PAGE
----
Osaka is such an interesting city. Significantly smaller than Tokyo (2.7m people compared to the bulging population of Tokyo’s 9.3m) but double the size of cities like Kobe and Kyoto, it doesn’t feature the high-tech, futuristic style of Tokyo or the classic look of Kyoto, with their modern and traditional areas separated carefully, but instead mashes up new and old into one. Although it got just edged out by Kyoto as my favourite city we went to in Japan, it was probably the one I was most excited to visit (and if you have any wonder why, just read my “What we ate” section below).
Where we stayed: Osaka Guesthouse Midoriya
I cannot recommend Osaka Guesthouse Midoriya enough. We arrived to Osaka around midday, while the hostel was closed for cleaning, but the owner, Yoshi, was kind enough to let us in so we could leave our luggage until evening. He provided us with a map of the area, advice on things to do and see, and was just generally so nice and welcoming. The hostel itself was also lovely, super homey and cosy. The Japanese-style rooms were comfortable and the street was very quiet so we got a good night’s sleep. It’s within walking distance (~30 minutes) of Osaka castle which is great for beating the crowds in the morning or seeing it illuminated at night, and close to the train as well.
What we did:
On the recommendation of Yoshi, after an afternoon of eating we went to Osaka castle at night to see it lit up. It’s situated in the middle of a beautiful grounds and gardens, so we wandered around for a while. There were a lot of stray cats, and I was pleased to see they were all eartipped (a sign they are being taken care of through a TNR program). The next morning we headed back to walk around the grounds again before the castle opened, and then went inside. I had read disappointing reviews that the castle didn’t have any of it traditional look on the inside as it had been converted into a museum, but it was still pretty cool. We went into town to see the famous Namba Yasaka Shrine with its impressive lion’s head design, before heading out to Nara for the afternoon.
What we ate:
Osaka is known as the foodie city of Japan, so we spent even more time eating here than anywhere else. Our first stop when we arrived was Izakaya Toyo. Just before we left Australia we watched the episode of Netflix’s Street Food about Osaka, and we really wanted to visit the restaurant (an outdoor kitchen and set of tables on a neighbourhood side street) featured. Toyo is as much of a character in real life as he is in the episode, lighting his cigarette with the blowtorch he uses to braise delicious tuna cheeks, chatting and shouting with the patrons, and turning out incredible food.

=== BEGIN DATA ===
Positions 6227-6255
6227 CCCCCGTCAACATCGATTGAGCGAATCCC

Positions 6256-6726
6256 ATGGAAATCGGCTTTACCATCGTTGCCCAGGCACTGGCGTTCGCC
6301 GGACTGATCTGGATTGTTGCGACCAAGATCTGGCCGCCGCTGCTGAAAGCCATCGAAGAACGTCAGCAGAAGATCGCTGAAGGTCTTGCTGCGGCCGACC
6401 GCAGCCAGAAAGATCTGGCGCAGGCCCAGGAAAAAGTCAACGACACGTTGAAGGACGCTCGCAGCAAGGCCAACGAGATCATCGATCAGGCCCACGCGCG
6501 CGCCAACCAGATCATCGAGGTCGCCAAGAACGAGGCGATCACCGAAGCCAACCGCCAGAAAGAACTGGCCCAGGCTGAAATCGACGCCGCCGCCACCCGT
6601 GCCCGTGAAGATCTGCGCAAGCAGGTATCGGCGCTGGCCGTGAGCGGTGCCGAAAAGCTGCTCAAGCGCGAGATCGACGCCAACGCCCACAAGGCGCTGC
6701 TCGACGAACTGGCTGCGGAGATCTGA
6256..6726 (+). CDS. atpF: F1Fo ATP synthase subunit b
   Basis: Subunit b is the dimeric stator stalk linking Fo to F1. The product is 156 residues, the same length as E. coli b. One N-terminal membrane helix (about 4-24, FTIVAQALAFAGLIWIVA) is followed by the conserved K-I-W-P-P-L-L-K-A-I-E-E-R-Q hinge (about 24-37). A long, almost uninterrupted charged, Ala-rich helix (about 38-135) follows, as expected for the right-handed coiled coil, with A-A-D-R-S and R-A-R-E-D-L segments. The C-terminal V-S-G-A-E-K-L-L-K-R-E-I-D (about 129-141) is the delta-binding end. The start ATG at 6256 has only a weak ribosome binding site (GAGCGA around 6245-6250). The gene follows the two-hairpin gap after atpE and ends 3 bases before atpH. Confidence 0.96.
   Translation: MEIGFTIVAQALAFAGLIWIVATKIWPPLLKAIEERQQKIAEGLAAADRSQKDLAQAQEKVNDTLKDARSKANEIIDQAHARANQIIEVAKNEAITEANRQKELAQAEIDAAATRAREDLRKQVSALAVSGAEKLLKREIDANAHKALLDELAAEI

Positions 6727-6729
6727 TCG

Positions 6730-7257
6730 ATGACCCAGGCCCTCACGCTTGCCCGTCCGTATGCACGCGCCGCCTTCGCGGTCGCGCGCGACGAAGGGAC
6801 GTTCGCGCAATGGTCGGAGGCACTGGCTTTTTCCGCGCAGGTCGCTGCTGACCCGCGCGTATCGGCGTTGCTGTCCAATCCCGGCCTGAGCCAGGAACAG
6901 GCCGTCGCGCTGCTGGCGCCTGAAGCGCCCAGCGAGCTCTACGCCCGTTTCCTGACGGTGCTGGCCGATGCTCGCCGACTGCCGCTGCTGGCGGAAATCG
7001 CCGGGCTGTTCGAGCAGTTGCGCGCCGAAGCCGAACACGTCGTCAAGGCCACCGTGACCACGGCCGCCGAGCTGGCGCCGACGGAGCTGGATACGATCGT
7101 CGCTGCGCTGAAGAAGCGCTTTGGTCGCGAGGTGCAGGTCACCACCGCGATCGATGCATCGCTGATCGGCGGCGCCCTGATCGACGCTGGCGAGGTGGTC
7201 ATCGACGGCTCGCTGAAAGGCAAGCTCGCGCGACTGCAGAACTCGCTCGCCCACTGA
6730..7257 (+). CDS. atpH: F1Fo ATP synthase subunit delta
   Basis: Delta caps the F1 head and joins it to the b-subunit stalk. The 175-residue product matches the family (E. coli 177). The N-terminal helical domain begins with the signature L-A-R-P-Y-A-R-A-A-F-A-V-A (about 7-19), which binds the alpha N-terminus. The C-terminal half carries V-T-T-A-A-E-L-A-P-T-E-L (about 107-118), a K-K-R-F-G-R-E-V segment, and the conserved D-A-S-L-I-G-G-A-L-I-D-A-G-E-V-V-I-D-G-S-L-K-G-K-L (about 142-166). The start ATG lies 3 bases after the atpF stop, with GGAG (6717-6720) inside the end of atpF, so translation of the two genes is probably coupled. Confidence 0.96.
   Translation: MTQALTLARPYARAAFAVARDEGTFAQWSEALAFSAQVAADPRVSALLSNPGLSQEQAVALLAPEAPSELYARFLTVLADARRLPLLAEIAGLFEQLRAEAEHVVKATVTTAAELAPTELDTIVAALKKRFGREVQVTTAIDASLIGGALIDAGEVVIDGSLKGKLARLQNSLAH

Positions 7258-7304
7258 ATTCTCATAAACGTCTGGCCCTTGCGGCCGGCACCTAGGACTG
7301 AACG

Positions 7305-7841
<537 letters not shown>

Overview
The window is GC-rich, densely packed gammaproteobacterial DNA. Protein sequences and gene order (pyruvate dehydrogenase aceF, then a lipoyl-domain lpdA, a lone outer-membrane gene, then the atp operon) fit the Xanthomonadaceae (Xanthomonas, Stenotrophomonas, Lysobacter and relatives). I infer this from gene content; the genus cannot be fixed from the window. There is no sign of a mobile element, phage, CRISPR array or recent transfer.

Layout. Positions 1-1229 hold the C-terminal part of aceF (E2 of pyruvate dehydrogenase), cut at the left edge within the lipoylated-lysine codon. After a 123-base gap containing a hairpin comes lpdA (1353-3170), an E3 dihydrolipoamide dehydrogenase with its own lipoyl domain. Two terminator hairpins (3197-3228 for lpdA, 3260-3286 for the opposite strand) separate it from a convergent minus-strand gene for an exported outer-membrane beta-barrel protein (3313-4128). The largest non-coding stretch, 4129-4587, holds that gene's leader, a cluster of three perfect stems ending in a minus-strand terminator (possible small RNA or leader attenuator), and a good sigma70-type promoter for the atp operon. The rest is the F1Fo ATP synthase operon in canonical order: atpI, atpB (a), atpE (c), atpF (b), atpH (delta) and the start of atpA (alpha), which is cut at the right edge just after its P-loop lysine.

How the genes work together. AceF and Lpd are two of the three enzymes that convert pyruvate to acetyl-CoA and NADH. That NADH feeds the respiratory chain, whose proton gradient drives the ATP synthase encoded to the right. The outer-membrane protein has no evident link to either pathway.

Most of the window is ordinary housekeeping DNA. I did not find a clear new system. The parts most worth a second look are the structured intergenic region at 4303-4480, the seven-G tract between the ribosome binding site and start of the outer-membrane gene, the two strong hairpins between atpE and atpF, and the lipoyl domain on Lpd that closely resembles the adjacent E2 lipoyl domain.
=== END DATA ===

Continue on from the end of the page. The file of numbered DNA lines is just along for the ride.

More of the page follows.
In central Osaka, in Dotonburi, we hit up more street food stalls. Our favourite was the takoyaki at Takoyaki Wanaka. These doughy balls of batter and octopus are fried until piping hot and then covered in mayo, green onions, and a delicious sauce. We also got yakisoba (I had mine served in an omelet which I tore apart with my chopsticks to reveal the noodles inside) and curry (from a shop that Anthony Bourdain featured in the Osaka episode of No Reservations—although it wasn’t my favourite, I always have to go somewhere Tony went if I know he did an episode there).
Remember how I said in my Tokyo post that the best food often has a long queue? On our first night, we saw a huge line slinking down a staircase and into the street, and on the second night it was us who were waiting over an hour to gain entrance into Ajinoya. But when we finally got in, there was no doubt it was worth the wait. The restaurant serves Okonomiyaki, a sort of savoury pancake that can be filled with anything from cabbage to pork to seafood to yakisoba. I got mine with squid and shrimp, added noodles, and topped it with a fried egg, all of which the chef cooked on the teppan grill in front of me. It was probably my favourite thing I ate in all of Japan, and while I’m sure there are other great places for Okonomiyaki, I’d definitely recommend this one despite the queue.
One special mention for one of the many Irish pubs we frequented in order to watch the rugby. Apart from the pub showing Liverpool (if you’re a LFC fan visiting), I’d recommend to stick to non-British/Irish pubs for the most part as the beer is cheaper and the clientele is local, but this pub in Osaka, amusingly called The Local, in fact, is worth a visit. The bartender/owner Steve is an entertaining fellow and there were generally good vibes. One thing to be warned of in pubs in Japan (Irish and otherwise) is that smoking laws are a lot more strict outdoors but often a lot less strict indoors—while you won’t see people smoking on the streets, many restaurants have a smoking section and many pubs allow smoking throughout.
I can’t believe I have FOUR posts of recommendations about Japan, but there was just so much to see! Come back for the last one, Kyoto, tomorrow, and don’t forget to tell me your recommendations as well! xx